Welcome back to the Futures Mailbag, where I will answer any prospect and draft-related questions you the readers may have. If you have a query, hit me up on Twitter (@THNRyanKennedy) and use the hashtag #thnfutures to make sure I scoop it up. If you don’t see your question this week, stay tuned – there’s always some overflow. Let’s get to it:
There was a great deal of drama at this year’s QMJHL draft and the fall-out is still making headlines. Officially, the Cape Breton Screaming Eagles just announced on Wednesday that fourth overall pick Shane Bowers would not be attending training camp. But as I first reported minutes after the selection was made, Bowers was never going to be a Screaming Eagle.
The saga surrounding the University of North Dakota’s nickname saw a new wrinkle this past week when fans were upset not about the removal of the former Fighting Sioux nickname, but by the nickname committee’s decision to remove North Dakota (a.k.a. no nickname) from the list of monikers that would make it to a public vote.
It was announced Tuesday that, by a vote of 7-4, the no nickname option was removed from the list to be submitted for a public vote. Instead, the naming committee submitted Fighting Hawks, Nodaks, North Stars, Roughriders and Sundogs as options to be approved by UND president Robert Kelley.
However, following a public outcry in favor of keeping the athletics department without a formal nickname, that could change. According to the Grand Forks Herald, Kelley, “emailed staff and the UND community,” early Friday morning saying he would consider adding the option to the mix. Read more
You could practically hear the collective hockey world yell “WOW!” when the announcement came. Actually, you just had to log on to Twitter and see the media react to the news that not only had Lou Lamoriello resigned as president of the New Jersey Devils, but that the 72-year-old would be joining the Toronto Maple Leafs as GM.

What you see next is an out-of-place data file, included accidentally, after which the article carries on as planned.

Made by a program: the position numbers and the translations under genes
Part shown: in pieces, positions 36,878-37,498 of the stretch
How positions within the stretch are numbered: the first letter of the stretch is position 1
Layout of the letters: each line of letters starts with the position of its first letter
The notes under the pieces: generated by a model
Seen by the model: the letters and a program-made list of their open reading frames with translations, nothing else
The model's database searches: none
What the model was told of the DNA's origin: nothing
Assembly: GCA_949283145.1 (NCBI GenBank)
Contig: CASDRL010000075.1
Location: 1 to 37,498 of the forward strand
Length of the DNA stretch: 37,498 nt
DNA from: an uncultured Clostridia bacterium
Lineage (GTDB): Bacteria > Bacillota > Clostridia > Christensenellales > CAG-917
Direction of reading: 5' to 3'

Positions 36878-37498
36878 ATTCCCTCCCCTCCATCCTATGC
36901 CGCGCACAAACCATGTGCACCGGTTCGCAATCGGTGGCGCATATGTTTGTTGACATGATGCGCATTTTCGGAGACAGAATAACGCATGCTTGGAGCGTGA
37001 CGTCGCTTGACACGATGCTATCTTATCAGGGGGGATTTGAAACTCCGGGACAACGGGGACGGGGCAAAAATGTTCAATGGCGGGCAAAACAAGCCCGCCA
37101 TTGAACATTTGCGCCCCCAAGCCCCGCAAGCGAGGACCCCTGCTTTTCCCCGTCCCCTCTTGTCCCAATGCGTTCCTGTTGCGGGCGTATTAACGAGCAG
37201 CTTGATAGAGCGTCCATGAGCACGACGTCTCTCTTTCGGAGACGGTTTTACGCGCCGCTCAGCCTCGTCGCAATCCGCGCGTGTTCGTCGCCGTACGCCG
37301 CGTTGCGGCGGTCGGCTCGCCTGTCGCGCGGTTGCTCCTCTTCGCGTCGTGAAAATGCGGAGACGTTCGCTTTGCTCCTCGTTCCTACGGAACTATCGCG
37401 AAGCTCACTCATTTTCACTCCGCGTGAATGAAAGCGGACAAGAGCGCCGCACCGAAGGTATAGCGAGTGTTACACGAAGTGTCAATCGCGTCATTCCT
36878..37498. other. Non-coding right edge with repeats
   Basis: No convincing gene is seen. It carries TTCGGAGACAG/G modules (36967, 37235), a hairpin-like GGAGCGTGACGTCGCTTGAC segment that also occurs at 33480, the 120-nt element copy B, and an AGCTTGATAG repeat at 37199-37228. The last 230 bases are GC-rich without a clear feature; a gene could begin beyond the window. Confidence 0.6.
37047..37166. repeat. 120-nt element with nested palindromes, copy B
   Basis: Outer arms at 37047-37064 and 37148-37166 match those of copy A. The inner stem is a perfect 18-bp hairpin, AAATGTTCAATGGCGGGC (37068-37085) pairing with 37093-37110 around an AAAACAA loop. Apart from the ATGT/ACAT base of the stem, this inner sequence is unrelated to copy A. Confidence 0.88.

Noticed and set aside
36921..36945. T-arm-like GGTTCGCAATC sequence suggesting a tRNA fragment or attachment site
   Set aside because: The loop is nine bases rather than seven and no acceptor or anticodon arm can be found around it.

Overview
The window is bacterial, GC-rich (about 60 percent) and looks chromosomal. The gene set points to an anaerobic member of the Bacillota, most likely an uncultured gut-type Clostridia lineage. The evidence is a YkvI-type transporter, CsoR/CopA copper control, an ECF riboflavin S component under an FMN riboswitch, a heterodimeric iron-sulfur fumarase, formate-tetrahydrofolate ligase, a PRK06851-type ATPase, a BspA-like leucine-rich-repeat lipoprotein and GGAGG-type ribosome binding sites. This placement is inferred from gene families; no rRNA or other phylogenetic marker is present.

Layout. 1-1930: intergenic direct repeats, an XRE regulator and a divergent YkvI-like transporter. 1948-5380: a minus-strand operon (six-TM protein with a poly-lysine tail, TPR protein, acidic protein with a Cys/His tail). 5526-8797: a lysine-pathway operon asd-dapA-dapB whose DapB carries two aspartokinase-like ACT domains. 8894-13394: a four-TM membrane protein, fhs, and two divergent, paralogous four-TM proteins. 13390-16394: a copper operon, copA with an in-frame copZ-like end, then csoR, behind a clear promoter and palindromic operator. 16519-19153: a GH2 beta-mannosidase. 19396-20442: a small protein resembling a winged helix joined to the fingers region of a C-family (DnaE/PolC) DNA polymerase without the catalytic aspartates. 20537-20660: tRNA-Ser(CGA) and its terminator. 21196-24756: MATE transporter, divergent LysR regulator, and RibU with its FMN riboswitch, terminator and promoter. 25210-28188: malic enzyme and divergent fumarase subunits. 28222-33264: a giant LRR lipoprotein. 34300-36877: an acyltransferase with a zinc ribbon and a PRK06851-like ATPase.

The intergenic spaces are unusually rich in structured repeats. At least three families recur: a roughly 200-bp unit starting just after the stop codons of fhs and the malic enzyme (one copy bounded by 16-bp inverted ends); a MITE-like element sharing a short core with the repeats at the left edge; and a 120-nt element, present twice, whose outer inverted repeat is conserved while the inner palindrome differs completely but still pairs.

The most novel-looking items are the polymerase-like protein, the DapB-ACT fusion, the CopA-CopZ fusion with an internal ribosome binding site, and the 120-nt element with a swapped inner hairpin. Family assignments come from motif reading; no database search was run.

Hockey players typically are not built the same as the average man. ‘Slim fit’ shirts are basically a no-go and the frustration of finding dress shirts that actually fit properly spurned South Carolina Stingrays defenseman Lee Moffie and fellow University of Michigan alum Steve Fischer to do something about it.
That idea became State and Liberty Clothing Co. and with another former Wolverine in Montreal Canadiens prospect Mac Bennett on board, the company has quickly become a favorite throughout the hockey world.
Amanda Kessel has the potential to be one of the greatest women’s players in the world, but concussion issues that will force her to miss a second straight season and end her NCAA career.
According to the Grand Forks Herald, Kessel, 23, will skip her senior season with the NCAA’s University of Minnesota Gophers. Gophers coach Brad Frost confirmed that Kessel will skip the season to the Herald, saying, “It’s just not worth it for her and her health.”
Kessel has not suited up since playing for Team USA at the 2014 Sochi Olympics, but she hasn’t participated in any of the national team’s events since sustaining the injury. The concussion occurred before the Olympics began, but was cleared to play and posted three goals and six points in five games to finish in a tie for third in tournament scoring. Read more
Jack Eichel won’t be the only NCAA star making the leap to the NHL next season, as the Carolina Hurricanes announced they have signed defenseman Noah Hanifin, the fifth overall selection in the 2015 draft, to an entry-level contract.
“Noah has had a great week here during our prospect development camp,” said GM Ron Francis. “He is big, he can skate and he can move the puck. Noah fits the mold for the type of player and person we want in a Hurricanes uniform.”
By signing the three-year deal with Carolina, Hanifin forgoes his final three years of NCAA eligibility to head to the NHL. Read more
The magnitude and volume of trades during draft weekend and the first few days of free agency has been impressive. Big names such as Phil Kessel, T.J. Oshie and Milan Lucic were all given new addresses and in all three cases, prospects were part of the return.
In fact, many teams acquired future NHL hopefuls recently, so let’s take a look at some of the more prominent kids involved in this summer’s trade crop.